Over the fence –
Strawberries – grow –
Over the fence –
I could climb – if I tried, I know –
Berries are nice!
But – if I stained my Apron –
God would certainly scold!
Oh, dear, – I guess if He were a Boy –
He'd – climb – if He could!
F271 (1861) 251
Strawberries here are clearly forbidden fruit. And of course they’re over the fence. The temptation lies in how easily the fence might be climbed.
The poem’s diction is that of an eager young lad. “Berries are nice!” Some readers of this poem feel that the persona of a boy plus the yummy forbidden strawberries make this a love poem about Dickinson’s friend and sister-in-law, Sue. If so, this wouldn’t be the first of Dickinson’s poems that hint at the strong feelings she had for Sue: love, frustration, hurt, desire, bitterness – to name a few. But this poem is about forbidden desire. As a “Boy” Dickinson’s desire for Sue would be more acceptable. As it is, Sue’s “Strawberries” must be off limits.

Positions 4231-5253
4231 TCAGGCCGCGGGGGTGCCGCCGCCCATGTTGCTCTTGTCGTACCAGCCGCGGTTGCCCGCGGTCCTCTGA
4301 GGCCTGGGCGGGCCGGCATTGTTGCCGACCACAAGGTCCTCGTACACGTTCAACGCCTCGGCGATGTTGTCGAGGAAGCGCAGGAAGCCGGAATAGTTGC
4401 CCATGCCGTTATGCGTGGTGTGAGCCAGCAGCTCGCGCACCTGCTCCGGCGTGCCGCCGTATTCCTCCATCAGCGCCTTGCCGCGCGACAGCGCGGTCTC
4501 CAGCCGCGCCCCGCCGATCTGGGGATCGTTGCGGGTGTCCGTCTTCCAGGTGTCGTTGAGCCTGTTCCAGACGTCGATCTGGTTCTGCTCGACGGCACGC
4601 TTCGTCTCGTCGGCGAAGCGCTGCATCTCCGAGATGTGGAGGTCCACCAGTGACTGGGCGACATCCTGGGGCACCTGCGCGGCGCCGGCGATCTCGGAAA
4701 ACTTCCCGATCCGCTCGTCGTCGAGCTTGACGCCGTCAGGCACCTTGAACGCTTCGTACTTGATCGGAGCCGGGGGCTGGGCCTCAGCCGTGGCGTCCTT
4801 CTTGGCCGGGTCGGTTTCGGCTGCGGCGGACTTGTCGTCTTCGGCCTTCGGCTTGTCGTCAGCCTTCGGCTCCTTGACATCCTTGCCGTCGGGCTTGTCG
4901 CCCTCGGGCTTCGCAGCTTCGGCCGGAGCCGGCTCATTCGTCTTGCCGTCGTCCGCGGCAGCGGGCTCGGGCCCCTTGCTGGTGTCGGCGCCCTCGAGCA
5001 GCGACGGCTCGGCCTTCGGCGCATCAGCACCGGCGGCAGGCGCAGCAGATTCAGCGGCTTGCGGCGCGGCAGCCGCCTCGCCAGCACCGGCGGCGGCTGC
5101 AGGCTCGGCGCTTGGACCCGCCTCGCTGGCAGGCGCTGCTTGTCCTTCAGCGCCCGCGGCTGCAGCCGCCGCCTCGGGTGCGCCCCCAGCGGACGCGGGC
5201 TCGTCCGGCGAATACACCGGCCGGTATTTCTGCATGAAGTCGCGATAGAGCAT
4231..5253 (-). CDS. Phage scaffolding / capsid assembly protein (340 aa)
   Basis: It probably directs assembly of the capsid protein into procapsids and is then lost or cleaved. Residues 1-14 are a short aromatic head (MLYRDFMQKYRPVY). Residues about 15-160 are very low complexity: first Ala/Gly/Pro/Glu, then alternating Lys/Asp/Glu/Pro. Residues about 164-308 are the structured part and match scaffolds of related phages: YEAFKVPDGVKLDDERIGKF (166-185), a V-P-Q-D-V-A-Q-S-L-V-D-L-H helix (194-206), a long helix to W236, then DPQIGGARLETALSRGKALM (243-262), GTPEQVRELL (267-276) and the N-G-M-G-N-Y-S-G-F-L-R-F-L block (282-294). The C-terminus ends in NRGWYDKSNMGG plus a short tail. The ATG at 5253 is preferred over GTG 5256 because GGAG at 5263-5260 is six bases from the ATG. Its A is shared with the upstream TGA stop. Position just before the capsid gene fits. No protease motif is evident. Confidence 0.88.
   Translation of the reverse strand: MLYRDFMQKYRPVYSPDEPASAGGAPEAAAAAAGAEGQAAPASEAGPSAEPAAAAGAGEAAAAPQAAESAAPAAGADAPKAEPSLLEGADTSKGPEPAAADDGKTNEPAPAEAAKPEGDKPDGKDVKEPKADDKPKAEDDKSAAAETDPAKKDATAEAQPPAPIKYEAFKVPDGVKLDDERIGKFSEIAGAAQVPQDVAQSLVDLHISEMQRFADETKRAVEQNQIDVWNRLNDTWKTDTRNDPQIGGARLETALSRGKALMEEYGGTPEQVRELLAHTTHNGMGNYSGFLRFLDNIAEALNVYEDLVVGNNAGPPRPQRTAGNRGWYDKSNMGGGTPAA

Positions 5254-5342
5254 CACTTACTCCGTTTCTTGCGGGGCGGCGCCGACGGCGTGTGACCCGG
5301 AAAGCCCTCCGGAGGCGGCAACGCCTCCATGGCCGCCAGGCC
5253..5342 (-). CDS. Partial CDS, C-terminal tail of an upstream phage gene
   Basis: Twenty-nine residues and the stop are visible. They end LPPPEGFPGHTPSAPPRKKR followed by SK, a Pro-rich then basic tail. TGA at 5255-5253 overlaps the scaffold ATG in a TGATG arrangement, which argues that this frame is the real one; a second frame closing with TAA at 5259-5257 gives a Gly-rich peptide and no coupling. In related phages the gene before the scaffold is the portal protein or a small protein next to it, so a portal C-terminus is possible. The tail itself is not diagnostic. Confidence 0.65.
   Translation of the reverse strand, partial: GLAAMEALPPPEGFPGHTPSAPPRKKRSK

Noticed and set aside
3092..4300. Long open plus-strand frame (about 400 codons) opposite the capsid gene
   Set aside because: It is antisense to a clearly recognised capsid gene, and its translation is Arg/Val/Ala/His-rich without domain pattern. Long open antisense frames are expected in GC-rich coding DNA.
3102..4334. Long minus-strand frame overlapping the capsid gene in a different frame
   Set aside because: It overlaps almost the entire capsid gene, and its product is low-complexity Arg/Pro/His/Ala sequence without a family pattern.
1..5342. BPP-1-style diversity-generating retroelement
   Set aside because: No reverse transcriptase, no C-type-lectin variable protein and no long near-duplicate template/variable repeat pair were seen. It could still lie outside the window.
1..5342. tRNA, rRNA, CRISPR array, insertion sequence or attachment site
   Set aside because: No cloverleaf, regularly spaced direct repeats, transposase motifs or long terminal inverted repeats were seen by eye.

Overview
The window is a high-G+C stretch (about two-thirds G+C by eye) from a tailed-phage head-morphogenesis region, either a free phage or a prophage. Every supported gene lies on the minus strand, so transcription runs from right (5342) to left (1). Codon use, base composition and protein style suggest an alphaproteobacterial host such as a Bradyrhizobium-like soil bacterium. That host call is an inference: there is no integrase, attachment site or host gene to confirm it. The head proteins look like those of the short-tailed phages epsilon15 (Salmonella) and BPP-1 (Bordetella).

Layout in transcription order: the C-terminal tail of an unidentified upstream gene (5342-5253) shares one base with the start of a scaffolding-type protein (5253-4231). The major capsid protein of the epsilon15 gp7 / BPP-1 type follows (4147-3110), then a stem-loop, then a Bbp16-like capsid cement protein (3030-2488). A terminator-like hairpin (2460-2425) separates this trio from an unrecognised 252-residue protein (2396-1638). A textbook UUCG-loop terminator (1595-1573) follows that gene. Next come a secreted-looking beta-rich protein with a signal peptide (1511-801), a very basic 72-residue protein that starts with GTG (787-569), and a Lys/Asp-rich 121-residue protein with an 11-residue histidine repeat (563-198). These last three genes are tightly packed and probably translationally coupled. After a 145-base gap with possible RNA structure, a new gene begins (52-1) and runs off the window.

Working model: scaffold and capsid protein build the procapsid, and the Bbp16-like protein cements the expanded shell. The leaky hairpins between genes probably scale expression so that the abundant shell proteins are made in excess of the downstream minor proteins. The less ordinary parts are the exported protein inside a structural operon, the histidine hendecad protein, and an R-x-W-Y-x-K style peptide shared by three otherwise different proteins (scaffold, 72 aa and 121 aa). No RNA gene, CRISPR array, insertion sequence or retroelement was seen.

|Who wouldn't want these delicious berries??|
Virginia Granberry, 1831-1921
Be that as it may, we can enjoy this poem on its own merits without worrying about the biographical context, if any. Berries are nice.
God doesn’t come out altogether well in the poem. First, he would scold the berry picker about a stained apron. That’s like saying, Hey, I don’t care about your stealing those strawberries, but no way are you going to get away with getting berry stains! “Oh, dear,” the poet smirks: he’d go after the strawberries himself if he were younger and not, um, God.
The poem begins by emphasizing the fence. Something desirable is on the other side of it. Boys would be daring enough to take it, but our narrator, not a boy, is perhaps a bit too timid. Although she could climb the fence we don’t get the feeling that she will. Strawberries may be nice, but they leave a stain.